How was China affected by the Unequal Treaties of the 1850s and 1860s?

1 Answer
Nov 17, 2016

The unequal treaties were only part widening catastrophe the engulfed China during the 1850s and 60s.


Prior to the Opium Wars China was an incredibly rich and populous country with a strong common culture and it dominated it's neighbors. Traders paid in Silver for her products and natural resources. The population was a consumer market that the Europeans envied.

The unequal treaties gutted China's economy and undermined the forces of the State. With the First Opium War (1839-1842) the British were the first foreign power to force China into an "unequal treaty" China was compelled to give her most favored nation status and was unofficially able to trade using Opium.

Missionaries began to come to the country. The spread of Christianity and social unrest helped spark the Taiping Rebellion.

The Second Opium War (1856 to 1860) lead to the legalization of the Opium market started a wave of drug addiction that sapped of the people. Beijing was occupied, looted, and the Summer Palace burned. A host of rebellions took place in the time period that repeated emptied the country's Treasury.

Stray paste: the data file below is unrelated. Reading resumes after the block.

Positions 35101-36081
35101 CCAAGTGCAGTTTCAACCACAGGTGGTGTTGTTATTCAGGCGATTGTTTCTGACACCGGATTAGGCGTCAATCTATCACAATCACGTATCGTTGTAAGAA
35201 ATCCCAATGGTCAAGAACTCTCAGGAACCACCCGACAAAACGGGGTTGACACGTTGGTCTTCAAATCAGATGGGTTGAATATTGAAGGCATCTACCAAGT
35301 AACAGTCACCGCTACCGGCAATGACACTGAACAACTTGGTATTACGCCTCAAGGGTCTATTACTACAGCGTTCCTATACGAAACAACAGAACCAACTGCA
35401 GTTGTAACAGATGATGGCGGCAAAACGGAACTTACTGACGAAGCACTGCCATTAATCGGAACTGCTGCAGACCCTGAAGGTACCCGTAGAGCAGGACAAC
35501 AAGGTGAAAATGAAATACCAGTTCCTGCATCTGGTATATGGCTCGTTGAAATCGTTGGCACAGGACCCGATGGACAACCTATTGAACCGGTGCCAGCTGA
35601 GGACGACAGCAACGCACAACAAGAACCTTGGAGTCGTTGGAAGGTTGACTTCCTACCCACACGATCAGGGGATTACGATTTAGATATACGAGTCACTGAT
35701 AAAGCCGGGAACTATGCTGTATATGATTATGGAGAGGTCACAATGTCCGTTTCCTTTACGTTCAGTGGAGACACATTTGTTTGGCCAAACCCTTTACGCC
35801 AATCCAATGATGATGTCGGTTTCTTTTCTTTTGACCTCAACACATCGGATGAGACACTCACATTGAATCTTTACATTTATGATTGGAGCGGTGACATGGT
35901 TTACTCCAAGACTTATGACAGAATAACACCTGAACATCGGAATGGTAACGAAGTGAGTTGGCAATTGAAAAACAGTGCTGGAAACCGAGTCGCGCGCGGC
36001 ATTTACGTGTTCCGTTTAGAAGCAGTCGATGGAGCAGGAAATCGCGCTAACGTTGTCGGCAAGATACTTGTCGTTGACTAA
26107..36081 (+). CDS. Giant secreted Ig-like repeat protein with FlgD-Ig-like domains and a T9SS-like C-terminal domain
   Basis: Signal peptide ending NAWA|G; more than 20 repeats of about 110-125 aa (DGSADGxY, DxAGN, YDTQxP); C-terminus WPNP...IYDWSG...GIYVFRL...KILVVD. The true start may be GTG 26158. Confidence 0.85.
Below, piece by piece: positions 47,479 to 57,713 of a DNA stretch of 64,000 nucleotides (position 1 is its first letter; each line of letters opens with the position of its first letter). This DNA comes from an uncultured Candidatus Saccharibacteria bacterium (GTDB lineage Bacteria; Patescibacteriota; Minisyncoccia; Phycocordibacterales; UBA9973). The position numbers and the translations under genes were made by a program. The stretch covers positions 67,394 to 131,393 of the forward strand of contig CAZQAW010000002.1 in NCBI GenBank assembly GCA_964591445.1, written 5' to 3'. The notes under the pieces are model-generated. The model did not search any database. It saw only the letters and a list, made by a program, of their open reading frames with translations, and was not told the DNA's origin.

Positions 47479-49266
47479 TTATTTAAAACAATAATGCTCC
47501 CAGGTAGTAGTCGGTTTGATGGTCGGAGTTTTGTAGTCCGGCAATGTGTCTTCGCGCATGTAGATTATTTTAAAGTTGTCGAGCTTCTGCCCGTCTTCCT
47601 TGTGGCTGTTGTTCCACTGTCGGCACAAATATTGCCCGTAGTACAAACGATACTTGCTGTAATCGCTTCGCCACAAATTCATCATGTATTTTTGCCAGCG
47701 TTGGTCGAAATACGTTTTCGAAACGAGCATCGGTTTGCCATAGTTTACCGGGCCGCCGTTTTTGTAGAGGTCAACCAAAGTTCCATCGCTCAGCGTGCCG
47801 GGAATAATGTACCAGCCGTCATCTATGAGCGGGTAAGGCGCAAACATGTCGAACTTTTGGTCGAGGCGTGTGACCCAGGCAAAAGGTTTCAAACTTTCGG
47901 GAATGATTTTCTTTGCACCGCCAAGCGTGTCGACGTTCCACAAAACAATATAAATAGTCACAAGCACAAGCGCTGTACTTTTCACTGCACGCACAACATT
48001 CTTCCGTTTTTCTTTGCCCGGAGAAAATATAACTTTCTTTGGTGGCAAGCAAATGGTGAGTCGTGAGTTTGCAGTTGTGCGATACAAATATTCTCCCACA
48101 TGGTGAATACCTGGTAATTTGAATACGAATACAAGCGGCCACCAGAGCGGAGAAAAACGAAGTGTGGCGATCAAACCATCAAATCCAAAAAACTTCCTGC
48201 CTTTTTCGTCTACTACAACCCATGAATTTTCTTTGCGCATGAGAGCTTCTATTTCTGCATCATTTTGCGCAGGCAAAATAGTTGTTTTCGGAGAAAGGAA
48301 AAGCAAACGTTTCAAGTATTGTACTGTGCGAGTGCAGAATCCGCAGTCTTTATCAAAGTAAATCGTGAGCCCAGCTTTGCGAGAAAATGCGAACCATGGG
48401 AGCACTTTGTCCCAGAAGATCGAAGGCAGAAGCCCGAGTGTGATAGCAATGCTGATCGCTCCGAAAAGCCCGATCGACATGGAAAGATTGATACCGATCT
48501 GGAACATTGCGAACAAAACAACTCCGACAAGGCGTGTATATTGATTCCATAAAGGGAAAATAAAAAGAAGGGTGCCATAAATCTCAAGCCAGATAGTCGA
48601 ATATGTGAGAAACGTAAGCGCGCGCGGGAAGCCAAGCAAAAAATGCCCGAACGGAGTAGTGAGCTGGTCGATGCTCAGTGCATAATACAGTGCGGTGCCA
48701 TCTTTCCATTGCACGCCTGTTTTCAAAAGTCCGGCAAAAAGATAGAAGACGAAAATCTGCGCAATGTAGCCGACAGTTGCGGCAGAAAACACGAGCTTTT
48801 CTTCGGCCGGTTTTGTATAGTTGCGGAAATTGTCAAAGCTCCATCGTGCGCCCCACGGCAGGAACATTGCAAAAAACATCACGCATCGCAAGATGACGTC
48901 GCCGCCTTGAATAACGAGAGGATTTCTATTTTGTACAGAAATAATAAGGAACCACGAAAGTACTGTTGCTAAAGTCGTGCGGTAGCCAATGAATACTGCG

The Taiping Rebellion (1850 to 1864), a religious/civil war, the most violent war of 19th Century, destroyed the central provinces of China. The Nian Rebellion in the North (1851 to 1868) and the Punti-Hakka Clan wars (1855-1867) were related to the Tiaping Rebellion.

The Hui (or Dungan) Rebellion (1862-73), a Muslim Religious group unrest that unsettled the north west of the country.

A number of other smaller rebellions also occurred about the same time, The Red Turban Rebellion (1854-1857. The Miao Rebellion (1854-73), The Panthay Rebellion (1855-1873).

Tens of millions of people were killed in the unrest.

The Qing Government were helpless to do anything against the foreigner's superior weapons and had great difficulty with all the Rebellions that were happening. The central government's influence was greatly weaken at the time and the provinces were more and more left on their own.